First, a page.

Two rats, one brain: Researchers achieve rodent hive mind?

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Elizabeth Fish

Although it's unlikely that we'll have to worry about mind-bending rodents anytime soon, the idea that scientists have successfully conjoined the brains of two mammals is still a little unnerving.

According to a paper published in Scientific Reports, researchers at Duke University have devised a "brain to brain interface" that effectively links together the brains of two rats. Eek.

The team achieved this slightly unnerving feat with the help of tiny electrodes linked to the parts of the rats' brains responsible for motor signals—each one but a fraction of the size of a human hair. In one experiment, they trained the rats to activate one of two levers whenever a light switched on. Though only one rat—known as the "encoder"—was provided with the appropriate stimuli, the other one hit the correct lever roughly 64 to 72 percent of the time.

More interestingly, perhaps, is the fact that after a month of training for another experiment, the second rat's brain began responding whenever something or someone touched the encoder rat's whiskers.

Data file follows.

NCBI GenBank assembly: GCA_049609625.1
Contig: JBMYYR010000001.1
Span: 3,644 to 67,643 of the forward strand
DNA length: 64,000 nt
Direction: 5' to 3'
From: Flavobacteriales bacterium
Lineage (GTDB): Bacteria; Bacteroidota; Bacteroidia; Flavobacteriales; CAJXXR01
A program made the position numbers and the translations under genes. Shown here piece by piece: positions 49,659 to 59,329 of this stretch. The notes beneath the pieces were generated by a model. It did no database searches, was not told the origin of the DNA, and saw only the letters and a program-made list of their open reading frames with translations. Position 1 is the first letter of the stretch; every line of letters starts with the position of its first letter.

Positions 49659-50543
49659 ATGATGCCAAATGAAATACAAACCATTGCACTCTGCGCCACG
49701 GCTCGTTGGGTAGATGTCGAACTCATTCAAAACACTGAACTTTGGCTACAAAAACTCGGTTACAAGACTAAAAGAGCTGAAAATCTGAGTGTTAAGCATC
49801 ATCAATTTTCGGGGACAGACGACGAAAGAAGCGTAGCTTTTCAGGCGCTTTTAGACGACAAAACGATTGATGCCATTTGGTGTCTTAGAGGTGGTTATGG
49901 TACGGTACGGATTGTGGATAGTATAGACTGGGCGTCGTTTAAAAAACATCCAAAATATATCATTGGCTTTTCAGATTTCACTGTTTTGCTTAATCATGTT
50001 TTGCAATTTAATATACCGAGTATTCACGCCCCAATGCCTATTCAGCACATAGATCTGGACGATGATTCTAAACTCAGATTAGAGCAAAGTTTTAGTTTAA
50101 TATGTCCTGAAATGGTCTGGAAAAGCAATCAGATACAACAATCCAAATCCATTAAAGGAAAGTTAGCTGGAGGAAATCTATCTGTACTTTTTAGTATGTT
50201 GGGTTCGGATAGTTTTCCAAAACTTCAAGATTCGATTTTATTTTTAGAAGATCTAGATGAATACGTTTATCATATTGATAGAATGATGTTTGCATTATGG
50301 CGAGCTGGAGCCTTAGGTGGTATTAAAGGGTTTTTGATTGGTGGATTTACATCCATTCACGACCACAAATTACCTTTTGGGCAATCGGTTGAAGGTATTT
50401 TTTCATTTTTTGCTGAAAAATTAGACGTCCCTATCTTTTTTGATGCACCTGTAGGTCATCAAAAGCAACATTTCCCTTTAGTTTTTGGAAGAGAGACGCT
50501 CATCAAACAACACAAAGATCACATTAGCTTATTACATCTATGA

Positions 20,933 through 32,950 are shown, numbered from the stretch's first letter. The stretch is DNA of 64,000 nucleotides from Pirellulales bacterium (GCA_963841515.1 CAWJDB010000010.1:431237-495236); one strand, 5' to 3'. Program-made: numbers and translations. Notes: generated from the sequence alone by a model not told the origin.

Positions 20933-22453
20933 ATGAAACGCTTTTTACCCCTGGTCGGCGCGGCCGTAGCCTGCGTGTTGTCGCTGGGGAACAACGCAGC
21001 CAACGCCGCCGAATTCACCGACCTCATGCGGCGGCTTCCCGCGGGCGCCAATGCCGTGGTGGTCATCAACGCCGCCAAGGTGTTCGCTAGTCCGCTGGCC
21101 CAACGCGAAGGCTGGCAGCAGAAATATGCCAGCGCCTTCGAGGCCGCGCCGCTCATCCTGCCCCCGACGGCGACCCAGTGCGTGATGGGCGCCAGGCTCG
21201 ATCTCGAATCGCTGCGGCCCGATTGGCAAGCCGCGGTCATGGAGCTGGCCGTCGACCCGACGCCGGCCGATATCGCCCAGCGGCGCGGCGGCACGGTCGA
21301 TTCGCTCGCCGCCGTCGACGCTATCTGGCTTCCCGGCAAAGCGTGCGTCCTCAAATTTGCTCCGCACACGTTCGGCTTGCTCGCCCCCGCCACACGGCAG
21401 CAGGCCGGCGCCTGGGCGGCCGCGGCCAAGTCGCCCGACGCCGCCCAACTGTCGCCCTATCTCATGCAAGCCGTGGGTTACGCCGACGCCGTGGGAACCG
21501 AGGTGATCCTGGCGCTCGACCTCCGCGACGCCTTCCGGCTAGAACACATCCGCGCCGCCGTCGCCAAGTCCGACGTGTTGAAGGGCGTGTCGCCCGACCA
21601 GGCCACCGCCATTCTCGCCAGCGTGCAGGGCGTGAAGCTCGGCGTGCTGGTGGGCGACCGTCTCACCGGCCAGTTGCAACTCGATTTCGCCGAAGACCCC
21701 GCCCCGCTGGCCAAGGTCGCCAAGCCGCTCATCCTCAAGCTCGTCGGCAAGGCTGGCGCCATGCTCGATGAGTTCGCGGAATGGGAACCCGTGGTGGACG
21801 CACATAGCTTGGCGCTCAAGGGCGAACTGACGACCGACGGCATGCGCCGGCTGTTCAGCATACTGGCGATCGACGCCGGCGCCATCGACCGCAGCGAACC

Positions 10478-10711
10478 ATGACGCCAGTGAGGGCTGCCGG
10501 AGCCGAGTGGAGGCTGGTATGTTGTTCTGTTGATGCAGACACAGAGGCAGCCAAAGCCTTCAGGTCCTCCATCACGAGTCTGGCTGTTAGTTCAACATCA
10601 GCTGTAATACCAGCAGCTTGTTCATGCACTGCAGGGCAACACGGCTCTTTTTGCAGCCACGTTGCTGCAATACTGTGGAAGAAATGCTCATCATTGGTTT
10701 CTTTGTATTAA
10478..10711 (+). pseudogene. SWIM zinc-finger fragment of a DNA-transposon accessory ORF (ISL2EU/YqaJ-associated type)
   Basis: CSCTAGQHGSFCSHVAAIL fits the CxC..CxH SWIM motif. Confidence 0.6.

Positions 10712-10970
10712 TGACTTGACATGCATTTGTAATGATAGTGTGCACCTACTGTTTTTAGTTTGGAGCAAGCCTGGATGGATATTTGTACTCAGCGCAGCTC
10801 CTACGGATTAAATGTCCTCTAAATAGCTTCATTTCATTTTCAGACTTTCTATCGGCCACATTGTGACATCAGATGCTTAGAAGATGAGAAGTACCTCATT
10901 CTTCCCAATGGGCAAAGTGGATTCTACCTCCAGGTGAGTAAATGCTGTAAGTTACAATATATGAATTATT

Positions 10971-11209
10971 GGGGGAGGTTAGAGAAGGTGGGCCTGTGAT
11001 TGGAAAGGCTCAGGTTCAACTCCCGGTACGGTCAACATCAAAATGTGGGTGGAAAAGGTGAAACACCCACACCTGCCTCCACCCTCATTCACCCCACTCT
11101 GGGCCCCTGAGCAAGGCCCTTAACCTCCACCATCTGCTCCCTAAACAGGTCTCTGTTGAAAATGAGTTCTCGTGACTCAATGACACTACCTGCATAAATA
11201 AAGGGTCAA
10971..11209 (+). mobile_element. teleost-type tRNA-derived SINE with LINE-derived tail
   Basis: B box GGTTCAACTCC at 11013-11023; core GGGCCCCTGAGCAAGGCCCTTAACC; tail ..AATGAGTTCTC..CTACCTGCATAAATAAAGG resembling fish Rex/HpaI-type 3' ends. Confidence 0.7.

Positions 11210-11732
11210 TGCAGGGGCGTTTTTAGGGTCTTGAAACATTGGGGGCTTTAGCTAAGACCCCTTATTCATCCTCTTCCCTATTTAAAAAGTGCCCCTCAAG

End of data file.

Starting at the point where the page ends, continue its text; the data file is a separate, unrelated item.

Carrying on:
It's not quite a breakthrough in telepathic communication between mammals just yet. Andrew Schwartz at the University of Pittsburgh told Discovery that this experiment was a bit simplistic in that it "only involved a binary [yes or no] decision," and that "brain-computer interface technology and demonstrations have moved far beyond this." Of course, that doesn't make us any less weirded out by the prospect of a rodent hive mind. That said, we're still waiting for real-life mind-melds.

[Scientific Reports via Discovery and Geekosystem]

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This story, "Two rats, one brain: Researchers achieve rodent hive mind?" was originally published by TechHive.

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